Last night I saw a quarter moon indicating we are a quarter into the month of Ramadan.
This morning I began early working in the garden.
I usually attend to our chickens first, eyeing what seemed to be the largest of the flock and weighed nearly six pounds of bird. Well past broiler size I expect this bird to be a roaster at only seven weeks of age.
Earlier this week I received a small container of worms from a River Road neighbor. I’ve been slow to build a worm bin and as a consequence many of the worms gifted to me have died. Hoping to revive their population, I take a plastic storage bin add dirt, food scraps and moisture and hope for the best.
The container plants are growing well although I’m beginning to get concerned that some of the plants aren’t getting the nutrition they need from the soil. I think I’ll add fertilizer to the plants near the time for sunset prayer.
The plants in the raised bed are well and the plant starts I started from seed are beginning to grow strong. One of our potted apple trees are beginning to produce fruit and the currants are producing well even though they could be potted up to a larger container.
Since moving back to the city my family has been slowly building an urban homestead. Among our goals is to catch rainwater, build soil and compost, raise chickens for meat and eggs, bees for pollination and honey, and grow most of our seasonal vegetables.
We currently have four laying hens providing us with about two dozen eggs a week. They were gifted to us by a local farmer downsizing his flock. We also have fifteen broilers we expect to harvest in about four weeks. We’ve been eating fresh greens from our kitchen garden for about two months, and we have a colony of bees we keep in a Warre hive.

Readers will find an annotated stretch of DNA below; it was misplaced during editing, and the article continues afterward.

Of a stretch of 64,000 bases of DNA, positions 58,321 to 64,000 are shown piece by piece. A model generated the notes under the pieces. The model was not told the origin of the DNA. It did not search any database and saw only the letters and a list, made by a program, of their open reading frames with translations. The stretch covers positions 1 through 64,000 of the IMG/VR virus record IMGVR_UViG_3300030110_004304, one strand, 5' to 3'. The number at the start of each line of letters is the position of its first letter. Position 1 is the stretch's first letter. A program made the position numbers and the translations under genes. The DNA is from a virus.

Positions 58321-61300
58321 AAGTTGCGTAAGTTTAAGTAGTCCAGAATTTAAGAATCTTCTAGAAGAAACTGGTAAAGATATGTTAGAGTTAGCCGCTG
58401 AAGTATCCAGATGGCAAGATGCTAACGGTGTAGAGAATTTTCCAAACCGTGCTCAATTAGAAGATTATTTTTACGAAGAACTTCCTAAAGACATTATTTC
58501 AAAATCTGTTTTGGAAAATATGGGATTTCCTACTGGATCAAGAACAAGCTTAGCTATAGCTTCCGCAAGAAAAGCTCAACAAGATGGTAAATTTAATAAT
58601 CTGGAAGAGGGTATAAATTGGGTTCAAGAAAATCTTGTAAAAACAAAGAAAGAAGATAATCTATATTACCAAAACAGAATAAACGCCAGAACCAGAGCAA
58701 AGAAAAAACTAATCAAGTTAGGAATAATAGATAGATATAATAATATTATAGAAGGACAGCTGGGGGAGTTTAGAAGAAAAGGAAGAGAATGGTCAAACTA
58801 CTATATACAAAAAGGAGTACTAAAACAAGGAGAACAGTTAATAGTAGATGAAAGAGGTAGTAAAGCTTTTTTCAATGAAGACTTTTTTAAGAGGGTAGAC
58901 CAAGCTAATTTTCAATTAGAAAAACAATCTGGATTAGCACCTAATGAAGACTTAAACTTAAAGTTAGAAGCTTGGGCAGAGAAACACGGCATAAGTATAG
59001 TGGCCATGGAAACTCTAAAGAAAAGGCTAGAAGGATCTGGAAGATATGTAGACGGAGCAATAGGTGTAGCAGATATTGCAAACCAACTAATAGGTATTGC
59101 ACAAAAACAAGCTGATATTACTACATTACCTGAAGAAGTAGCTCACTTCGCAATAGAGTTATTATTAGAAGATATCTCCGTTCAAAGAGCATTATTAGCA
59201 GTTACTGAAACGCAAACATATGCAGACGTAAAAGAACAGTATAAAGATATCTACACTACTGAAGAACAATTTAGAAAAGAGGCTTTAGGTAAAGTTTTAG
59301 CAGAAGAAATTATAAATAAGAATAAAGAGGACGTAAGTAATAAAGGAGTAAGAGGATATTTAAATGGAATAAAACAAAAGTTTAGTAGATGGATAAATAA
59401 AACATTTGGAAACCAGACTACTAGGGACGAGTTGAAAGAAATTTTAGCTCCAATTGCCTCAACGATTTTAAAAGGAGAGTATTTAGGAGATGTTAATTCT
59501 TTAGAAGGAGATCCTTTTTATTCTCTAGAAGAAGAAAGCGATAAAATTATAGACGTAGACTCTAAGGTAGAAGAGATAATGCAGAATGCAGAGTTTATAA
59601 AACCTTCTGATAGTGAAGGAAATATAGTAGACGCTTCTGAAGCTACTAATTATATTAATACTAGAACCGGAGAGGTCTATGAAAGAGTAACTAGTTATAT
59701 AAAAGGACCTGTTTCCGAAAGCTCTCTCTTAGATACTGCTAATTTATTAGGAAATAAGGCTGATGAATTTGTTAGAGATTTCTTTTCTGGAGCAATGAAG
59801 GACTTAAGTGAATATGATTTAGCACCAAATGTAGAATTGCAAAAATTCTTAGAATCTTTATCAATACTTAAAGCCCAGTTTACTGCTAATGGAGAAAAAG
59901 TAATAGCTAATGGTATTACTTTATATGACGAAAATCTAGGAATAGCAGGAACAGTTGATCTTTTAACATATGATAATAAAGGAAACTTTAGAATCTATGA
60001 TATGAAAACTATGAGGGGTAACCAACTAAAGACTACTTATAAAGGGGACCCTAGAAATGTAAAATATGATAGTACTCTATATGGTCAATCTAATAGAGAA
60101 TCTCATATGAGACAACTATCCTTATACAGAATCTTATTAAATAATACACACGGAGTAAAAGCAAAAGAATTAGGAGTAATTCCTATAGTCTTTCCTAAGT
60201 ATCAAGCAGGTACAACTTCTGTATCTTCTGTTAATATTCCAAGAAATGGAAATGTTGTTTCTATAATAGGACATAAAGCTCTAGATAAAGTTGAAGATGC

Why would a Muslim start homesteading? Our most cherished values are easily expressed through homesteading. Homesteading can increase our appreciation for Allah’s gifts and even awaken the spiritual being within us. Homesteading is a very practical use of time, it helps us meet our essential needs and benefits people and the planet we share.
As we settle this land we call New Medina, where we have named the place we gather to sight new moons, Mt. Hilal, we are humbled to be stewards of this place, designing social structures that support our most essential need, an environment that inspires people to realize their potential as human beings. New Medina exists to give life to our highest aspirations.
Before making hijrah with our actions we should first make hijrah in our hearts. But what is the hijrah of the heart? Is it an exodus from what trespasses our sensibilities? Or is it to embody a holistic framework for our presence in the world? The latter is more comprehensive and the hijrah we aspire to.